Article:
At the height of tension between the Italian government and the European Union over the steady stream of refugees arriving on the continent, stories abound of a country grappling with the influx of these peoples and their cultures. Social inclusion is a hot subject at this time, which is why a group of museum educators in Florence have launched a project to valorize the refugees who pass through their doors, giving them the opportunity not only to tell their stories but to feel a sense of inclusion and engagement in a setting that is often hostile to their presence.


AMIR / Accoglienza, Musei, Inclusione and Relazione (Reception, Museums, Inclusion and Understanding) is a joint project overseen by the Municipality of Fiesole, Municipality of Florence, Associazione Mus.e, Istituto degli Innocenti, Fondazione Primo Conti and Stazione Utopia (the cooperative that manages educational activities at the Opera del Duomo Museum). Launched in September 2018, the project offers the chance for foreigners—some of whom are long-time residents, while others are refugees—to lead visits through some Florence and Fiesole’s principal museums.

 

A migrant explains an artwork as part of the Amir Project tours around Florence and Fiesole museums. Ph. Amir Project

"We’re used to grouping people together because it’s easier. Things are much more multifaceted than we tend to think."


Chiara Damiani, of Stazione Utopia, spoke with The Florentine about the idea of providing a potentially controversial activity, explaining how the spark for AMIR derived from the desire to “find a way for foreigners to be able to visit our museums as well as training them so they can lead guided tours, essentially transforming them into active stakeholders in narrating our cultural patrimony.” Cultural heritage, Damiani says, isn’t ours just because we’re Italians, Europeans, westerners; on the contrary, it is a part of all our histories, and AMIR’s organizers believe that international guides can offer just as much insight into museum collections as an Italian guide can. The project has not been without controversy as some were quick to accuse the organizers of detracting from Italians and the Italian experience. Fortunately, Damiani explains, the municipalities and region believed in the project and defended it in the face of any pushback.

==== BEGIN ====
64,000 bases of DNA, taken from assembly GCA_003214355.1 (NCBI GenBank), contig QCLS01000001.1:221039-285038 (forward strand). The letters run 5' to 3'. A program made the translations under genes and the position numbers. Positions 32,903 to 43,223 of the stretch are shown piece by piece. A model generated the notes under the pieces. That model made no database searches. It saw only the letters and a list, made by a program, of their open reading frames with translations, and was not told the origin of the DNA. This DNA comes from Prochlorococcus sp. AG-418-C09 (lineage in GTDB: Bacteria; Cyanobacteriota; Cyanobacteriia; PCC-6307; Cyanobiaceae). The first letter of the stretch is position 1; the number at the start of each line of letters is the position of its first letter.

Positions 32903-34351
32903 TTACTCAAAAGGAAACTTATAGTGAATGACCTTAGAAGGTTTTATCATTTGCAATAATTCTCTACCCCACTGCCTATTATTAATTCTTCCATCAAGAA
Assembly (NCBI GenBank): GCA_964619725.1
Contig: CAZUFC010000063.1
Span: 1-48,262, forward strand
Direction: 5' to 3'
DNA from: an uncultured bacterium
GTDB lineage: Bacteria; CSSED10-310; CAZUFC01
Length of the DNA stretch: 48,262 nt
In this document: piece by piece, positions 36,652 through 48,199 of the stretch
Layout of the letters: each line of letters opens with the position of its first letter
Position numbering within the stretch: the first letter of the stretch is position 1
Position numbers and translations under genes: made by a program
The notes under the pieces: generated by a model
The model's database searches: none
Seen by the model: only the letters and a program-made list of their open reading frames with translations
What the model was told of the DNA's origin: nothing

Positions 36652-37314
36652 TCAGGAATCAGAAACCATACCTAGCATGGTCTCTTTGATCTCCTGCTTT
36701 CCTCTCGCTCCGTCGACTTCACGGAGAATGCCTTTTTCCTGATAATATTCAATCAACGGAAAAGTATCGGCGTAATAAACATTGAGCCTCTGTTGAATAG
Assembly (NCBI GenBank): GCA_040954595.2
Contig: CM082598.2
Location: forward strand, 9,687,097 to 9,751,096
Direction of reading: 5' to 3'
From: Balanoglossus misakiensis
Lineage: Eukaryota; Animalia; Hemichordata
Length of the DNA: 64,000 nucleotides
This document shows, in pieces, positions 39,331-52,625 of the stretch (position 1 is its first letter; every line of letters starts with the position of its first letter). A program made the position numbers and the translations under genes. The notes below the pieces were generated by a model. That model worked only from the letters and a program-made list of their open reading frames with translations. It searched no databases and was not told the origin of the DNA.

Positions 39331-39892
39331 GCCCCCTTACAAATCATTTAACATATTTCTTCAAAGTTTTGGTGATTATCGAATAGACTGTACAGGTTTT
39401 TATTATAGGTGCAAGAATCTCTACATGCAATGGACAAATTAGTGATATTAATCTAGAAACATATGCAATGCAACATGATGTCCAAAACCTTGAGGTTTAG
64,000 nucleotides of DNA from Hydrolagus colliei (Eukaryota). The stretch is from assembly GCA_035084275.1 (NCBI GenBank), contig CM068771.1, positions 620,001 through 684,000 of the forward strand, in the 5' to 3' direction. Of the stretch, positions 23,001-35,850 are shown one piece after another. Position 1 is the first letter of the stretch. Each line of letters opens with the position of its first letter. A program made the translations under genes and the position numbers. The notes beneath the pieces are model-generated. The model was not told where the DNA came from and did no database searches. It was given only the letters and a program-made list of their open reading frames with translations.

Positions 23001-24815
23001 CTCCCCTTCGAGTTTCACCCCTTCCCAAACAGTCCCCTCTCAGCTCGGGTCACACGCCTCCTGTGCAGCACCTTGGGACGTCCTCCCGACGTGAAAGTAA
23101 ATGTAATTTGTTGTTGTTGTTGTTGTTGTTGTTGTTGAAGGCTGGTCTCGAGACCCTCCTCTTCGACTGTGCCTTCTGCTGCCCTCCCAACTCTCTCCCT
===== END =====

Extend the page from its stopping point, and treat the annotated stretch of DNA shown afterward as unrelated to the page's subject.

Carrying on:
The project, backed and funded by the Region of Tuscany and the Fondazione CR Firenze, received more than fifty responses to the call for participants, which the organizers chose not to whittle down, feeling that representation and experiences were an important contribution in the beginning stages. Participants subsequently attended several days of training to receive an overview of the rapport between heritage and immigrants, discussing historical, artistic and symbolic themes connected to non-European cultures.

 

AMIR comprises two components, guided tours and workshops, which have been running a few times a week since December 2 at the Bandini Museum, Primo Conti Museum and Archaeological Area and Museum in Fiesole, and the Museo degli Innocenti, Opera del Duomo Museum, Palazzo Vecchio and Museo Novecento in Florence. In evaluating the success of the program to date, Damiani expressed satisfaction not only because the visits and workshops have been well received among Italian and foreign visitors but because she, her team and the staff at the participating museums have learned much more than they predicted.


 

“Another element that this project shines a light on is that it constantly offers new perspectives, even for those overseeing it,” Damiani explains. “We’re used to grouping people together because it’s easier; we associate them with abstract categories. So, we think Africans, North Africans, are Muslim. But many are actually Christian; they’re Evangelicals. Things are much more multifaceted than we tend to think. This project helps us deconstruct many meanings, prejudices and preconceptions.”

 

During each visit, the guides ultimately tell their own stories, speaking to the public about how they came to be in Italy and their lives here, which in turn encourages visitors to see that immigrants are not the mass threat politics often makes them out to be.

 

The experience has proven popular with the guides as well. Damiani says that through this project, the immigrants come to feel as if they are part of a common, universal history, an entirely different experience than the marginalization they tend to feel. AMIR is an opportunity to feel recognized and valued; it is a time of self-affirmation and the knowledge that they have just as much a right to exist as any European. This can be seen during the workshops especially, a space within which to make use of the creativity and skills they have brought with them from their home country or honed over their years in Italy, providing the opportunity to express their individual identities.

 

When analyzing the success of AMIR to date, Damiani maintains that such a thing cannot be quantified in numbers. Its triumph, she says, lies in the impact it has on the participants and guides. On a recent visit to the Museo Novecento, The Florentine spoke with two Italian women who had just come from another AMIR visit to Palazzo Vecchio. So moved were they by the experience that they immediately signed up for another. The feeling is mutual.

 



Find out more about the Amir Project and upcoming guided tours at www.amirproject.com, Amir project دعونا نجتمع في المتحف on Facebook and @amirmuseums on Instagram.



Feb 3: 12 noon Palazzo Vecchio; 3pm Museo Novecento / Feb 10: 3pm Museo degli Innocenti / Feb 23: 3pm Museo dell’Opera del Duomo / Feb 24: 11am Bandini Museum (Fiesole)

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